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TEDMED 2010: Medicine tries some new ideas

The views expressed are those of the author and are not necessarily those of Scientific American.


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SAN DIEGO—Not everything you try will work, but you need to try lots of ideas. That was advice here from Nathan Myhrvold, founder of Intellectual Ventures and former chief technology officer at Microsoft, on the opening evening of the TEDMED conference, held from October 27 through 29. Myhrvold and the other speakers offered plenty of ways to solve challenging problems.

For instance, he noted the tremendous number of infections in hospitals: 1.7 million cases per year. A device that beams ultraviolet light on surfaces can kill bacteria. In another challenge, Myhrvold said that 99.9 percent of X-ray energy is wasted, but backscattering, or reflecting, it back can make more use of that energy—and capture better images in the process.

Nathan Wolfe, a professor at Stanford University and director of the Global Viral Forecasting Initiative (and Scientific American scientist adviser), spoke of a different challenge: combating the onset of possible pandemics. Wolfe said that a suite of "interconnectivity" factors have led to a high risk because they have created opportunities for infection: viruses jumping species when prey (such as monkeys) are eaten by predators (such as chimps), past inoculation campaigns that used shared needles, blood transfusions, living in dense populations and mass worldwide transportation. "Perhaps the most important and critical event in human history [for virus transmission] is the development of mass transportation," Wolfe added.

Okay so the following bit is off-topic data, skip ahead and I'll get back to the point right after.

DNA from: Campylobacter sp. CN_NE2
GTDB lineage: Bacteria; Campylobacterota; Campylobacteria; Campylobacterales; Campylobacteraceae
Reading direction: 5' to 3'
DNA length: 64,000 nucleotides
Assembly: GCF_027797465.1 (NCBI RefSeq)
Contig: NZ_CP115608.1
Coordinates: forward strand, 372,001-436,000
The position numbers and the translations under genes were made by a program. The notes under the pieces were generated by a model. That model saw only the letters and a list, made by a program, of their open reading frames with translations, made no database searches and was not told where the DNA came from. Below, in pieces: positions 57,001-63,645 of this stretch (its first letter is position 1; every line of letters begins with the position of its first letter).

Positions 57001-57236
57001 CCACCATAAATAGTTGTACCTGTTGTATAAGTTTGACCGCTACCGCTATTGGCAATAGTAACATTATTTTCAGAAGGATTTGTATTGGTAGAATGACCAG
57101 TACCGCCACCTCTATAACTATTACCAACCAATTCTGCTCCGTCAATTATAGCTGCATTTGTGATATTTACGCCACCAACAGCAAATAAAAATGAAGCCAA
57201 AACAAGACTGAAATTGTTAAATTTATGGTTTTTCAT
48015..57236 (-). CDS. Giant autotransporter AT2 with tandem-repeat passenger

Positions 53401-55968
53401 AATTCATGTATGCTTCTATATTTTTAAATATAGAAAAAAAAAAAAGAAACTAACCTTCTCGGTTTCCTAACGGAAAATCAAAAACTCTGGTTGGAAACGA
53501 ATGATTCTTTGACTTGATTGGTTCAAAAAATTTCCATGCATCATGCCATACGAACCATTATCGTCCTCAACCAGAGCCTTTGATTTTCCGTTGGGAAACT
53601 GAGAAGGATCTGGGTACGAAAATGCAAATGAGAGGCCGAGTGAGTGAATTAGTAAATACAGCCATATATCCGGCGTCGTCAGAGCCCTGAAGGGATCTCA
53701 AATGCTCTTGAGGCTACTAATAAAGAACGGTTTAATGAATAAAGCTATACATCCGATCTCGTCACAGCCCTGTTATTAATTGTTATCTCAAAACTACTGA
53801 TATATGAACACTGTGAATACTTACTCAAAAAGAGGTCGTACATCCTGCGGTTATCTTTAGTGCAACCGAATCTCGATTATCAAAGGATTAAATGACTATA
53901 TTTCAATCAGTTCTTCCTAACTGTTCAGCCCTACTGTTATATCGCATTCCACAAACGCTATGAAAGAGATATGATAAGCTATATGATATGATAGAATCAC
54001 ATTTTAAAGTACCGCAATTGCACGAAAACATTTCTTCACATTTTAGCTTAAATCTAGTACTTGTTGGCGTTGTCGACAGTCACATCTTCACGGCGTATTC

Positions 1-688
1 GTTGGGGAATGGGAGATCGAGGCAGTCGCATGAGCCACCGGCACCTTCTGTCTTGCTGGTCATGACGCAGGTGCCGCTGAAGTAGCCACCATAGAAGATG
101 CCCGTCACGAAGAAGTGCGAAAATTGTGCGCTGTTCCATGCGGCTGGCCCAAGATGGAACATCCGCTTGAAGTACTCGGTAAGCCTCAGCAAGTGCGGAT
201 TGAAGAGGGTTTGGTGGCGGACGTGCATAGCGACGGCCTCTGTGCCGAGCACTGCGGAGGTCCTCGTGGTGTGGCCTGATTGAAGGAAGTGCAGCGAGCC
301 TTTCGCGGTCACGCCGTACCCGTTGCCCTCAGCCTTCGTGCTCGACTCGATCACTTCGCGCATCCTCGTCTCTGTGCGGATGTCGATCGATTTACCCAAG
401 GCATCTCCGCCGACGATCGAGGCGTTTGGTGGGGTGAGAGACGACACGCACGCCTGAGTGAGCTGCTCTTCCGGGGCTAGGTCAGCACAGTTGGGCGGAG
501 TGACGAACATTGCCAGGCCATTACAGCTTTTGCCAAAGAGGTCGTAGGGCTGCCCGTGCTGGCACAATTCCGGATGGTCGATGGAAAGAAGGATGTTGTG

From a "virus’s perspective," there’s now a single human population, said Wolfe, whose global network effort is seeking to add novel types of data in the hunt for outbreaks. [See his 2009 article “How to Prevent the Next Pandemic.” and the story The "E" in TED is for "entertainment," and soprano Charity Tilleman-Dick offered a mixture of beautiful songs and poignancy as she described her struggles with pulmonary hypertension, leading to a lung transplant a year before. Afterward, transplant surgeon Shaf Keschavjee, director of the Toronto Lung Transplant Program, wheeled onstage a machine that could improve transplant success by keeping lungs awaiting implant surgery at room temperature (instead of cold) and feeding them a nutritive solution. The machine had a living pair of healthily pink pig lungs, clearly expanding with air and then contracting. Keschavjee invited a few audience members to touch it. "It’s very soft," noted Tilleman-Dick.

 

 

 





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